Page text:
Porting iptables to ip6tables

A couple of days ago I received an email notification by the Berkeley Security Notifications Team that a Linux server of mine had less restrictive firewall rules for IPv6 than it had for IPv4. This prompted me to update my ip6tables settings on that host to make it is as secure via IPv6 as it was for IPv4.

If you have a dual stack server with IPv4 A records and IPv6 AAAA records published in DNS, you should have it protected with firewall rules on both protocols. Even if you only publish A records and not AAAA ones, you should secure IPv6 access because its address may leak to potential attackers in other ways.

The ip6tables tool is installed as part of iptables on recent distributions, but you need to set up one set of rules for each protocol. They’re independent of each other. A (not very secure) default ip6tables configuration might look like this:

# Generated by ip6tables-save v1.4.21 on Thu Sep 24 11:17:56 2015
:OUTPUT ACCEPT [1456:118498]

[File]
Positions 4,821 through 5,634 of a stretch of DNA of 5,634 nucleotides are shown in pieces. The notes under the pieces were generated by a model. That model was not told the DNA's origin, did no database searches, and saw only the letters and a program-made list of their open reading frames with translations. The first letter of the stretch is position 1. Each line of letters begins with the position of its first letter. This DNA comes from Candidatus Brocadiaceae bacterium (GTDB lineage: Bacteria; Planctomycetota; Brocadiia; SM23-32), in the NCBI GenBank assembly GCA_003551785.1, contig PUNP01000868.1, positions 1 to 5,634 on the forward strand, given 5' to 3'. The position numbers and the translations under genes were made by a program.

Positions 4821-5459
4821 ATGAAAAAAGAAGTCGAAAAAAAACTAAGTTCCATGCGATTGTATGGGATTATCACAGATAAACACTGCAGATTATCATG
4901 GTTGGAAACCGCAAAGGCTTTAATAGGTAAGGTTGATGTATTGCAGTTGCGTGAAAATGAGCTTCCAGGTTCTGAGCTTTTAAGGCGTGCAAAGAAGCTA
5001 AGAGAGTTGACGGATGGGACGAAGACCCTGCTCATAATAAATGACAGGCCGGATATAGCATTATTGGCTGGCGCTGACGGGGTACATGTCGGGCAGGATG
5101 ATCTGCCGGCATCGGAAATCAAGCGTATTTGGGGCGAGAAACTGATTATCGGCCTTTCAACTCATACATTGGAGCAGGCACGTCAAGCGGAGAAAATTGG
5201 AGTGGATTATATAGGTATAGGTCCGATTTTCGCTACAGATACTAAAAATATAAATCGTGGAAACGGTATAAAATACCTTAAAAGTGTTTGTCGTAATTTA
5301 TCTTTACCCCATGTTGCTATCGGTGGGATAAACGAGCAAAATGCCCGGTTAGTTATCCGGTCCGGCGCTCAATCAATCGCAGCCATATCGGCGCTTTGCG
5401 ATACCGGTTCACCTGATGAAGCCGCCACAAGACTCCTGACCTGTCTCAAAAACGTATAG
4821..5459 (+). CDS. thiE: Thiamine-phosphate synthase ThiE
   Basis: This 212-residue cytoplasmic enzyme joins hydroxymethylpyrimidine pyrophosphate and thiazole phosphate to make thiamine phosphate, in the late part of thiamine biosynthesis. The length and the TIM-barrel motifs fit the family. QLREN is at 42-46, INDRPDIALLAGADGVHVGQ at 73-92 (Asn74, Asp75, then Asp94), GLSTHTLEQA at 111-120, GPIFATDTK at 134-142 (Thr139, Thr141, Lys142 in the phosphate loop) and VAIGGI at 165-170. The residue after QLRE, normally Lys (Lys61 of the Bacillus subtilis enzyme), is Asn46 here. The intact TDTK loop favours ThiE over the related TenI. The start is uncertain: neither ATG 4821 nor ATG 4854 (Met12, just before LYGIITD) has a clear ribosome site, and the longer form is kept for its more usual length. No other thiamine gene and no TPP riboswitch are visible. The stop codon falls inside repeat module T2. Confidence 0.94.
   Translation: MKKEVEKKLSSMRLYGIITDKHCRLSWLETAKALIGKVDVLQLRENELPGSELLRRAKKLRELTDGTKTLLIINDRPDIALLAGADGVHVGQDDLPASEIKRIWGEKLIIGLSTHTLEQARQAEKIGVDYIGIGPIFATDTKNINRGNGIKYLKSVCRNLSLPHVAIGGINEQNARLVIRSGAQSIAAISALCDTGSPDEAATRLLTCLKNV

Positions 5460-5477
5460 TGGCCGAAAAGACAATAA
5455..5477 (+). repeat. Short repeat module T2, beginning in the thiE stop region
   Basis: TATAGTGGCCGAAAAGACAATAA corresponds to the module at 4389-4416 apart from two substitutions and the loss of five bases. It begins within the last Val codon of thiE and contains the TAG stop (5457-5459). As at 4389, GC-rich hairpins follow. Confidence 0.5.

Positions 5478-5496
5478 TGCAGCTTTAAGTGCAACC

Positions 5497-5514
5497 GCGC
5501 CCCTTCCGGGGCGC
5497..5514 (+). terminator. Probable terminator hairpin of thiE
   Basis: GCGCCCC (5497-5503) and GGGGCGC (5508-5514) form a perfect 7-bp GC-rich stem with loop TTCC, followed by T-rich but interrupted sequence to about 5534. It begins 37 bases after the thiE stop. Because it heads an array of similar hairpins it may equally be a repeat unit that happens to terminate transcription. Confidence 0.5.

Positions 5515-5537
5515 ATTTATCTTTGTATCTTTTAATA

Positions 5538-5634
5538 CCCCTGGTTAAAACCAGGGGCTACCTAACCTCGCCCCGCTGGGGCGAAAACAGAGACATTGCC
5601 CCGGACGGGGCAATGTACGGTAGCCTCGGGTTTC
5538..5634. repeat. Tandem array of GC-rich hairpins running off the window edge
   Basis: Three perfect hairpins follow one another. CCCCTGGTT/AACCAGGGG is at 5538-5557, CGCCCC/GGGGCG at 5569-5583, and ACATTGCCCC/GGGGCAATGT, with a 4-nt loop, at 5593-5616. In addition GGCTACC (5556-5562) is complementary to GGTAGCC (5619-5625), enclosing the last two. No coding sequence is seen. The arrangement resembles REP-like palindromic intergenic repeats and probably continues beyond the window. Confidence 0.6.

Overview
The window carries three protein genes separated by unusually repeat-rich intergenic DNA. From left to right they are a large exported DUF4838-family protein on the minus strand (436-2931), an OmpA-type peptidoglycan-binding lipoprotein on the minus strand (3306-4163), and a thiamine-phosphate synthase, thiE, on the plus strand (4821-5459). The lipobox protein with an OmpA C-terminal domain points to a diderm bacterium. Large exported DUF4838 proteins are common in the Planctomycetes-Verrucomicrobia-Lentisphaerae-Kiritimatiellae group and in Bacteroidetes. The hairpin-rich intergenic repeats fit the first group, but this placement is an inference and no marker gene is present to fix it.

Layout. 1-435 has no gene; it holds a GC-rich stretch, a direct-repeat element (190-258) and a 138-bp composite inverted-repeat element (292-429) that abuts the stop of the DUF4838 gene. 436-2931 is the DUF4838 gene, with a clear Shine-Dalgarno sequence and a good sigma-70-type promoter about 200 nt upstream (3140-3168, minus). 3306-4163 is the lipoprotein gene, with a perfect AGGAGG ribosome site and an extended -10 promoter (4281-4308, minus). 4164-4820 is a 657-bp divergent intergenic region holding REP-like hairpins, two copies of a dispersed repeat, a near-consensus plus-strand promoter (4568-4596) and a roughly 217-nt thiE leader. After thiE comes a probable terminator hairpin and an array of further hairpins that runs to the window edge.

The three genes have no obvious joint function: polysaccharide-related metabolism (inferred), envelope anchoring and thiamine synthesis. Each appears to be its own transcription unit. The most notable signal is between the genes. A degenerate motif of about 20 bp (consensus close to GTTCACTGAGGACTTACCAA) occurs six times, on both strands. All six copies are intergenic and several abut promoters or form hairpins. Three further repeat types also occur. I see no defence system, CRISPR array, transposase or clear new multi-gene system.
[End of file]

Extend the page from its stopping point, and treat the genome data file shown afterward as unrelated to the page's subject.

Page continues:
-A INPUT -p ipv6-icmp -j ACCEPT
-A INPUT -i lo -j ACCEPT
-A INPUT -p tcp -m state –state NEW -m tcp –dport 22 -j ACCEPT
-A INPUT -j REJECT –reject-with icmp6-adm-prohibited
-A FORWARD -j REJECT –reject-with icmp6-adm-prohibited
# Completed on Thu Sep 24 11:17:56 2015

It’s relatively easy to port additional settings from iptables to ip6tables (e.g. in /etc/sysconfig/iptables and /etc/sysconfig/ip6tables for CentOS).

Below are some of the changes needed when porting common entries. As you can see, some names are replaced with those of IPv6 equivalents. Any IP addresses and CIDRs for ip6tables need to be written in IPv6 notation.

To easily port over IPv4 addresses, simply prefix them with “::ffff:”. If they’re followed by a bit count such as /24 (the routing prefix size), add 96 to that number (IPv6 addresses are 128 bits each versus 32 bits for IPv4). Add equivalent rules for the corresponding native IPv6 addresses as needed.

  1. Accept ping from any source:


    -A INPUT -p icmp -j ACCEPT


    -A INPUT -p ipv6-icmp -j ACCEPT

  2. Accept connection from white-listed address:


    -A SSH-IN -s -j ACCEPT


    -A SSH-IN -s ::ffff: -j ACCEPT
    -A SSH-IN -s 2345:abcd:678:42::/64 -j ACCEPT

  3. Rule to block access (after all the exceptions):


    -A INPUT -j REJECT –reject-with icmp-host-prohibited
    -A FORWARD -j REJECT –reject-with icmp-host-prohibited


    -A INPUT -j REJECT –reject-with icmp6-adm-prohibited
    -A FORWARD -j REJECT –reject-with icmp6-adm-prohibited

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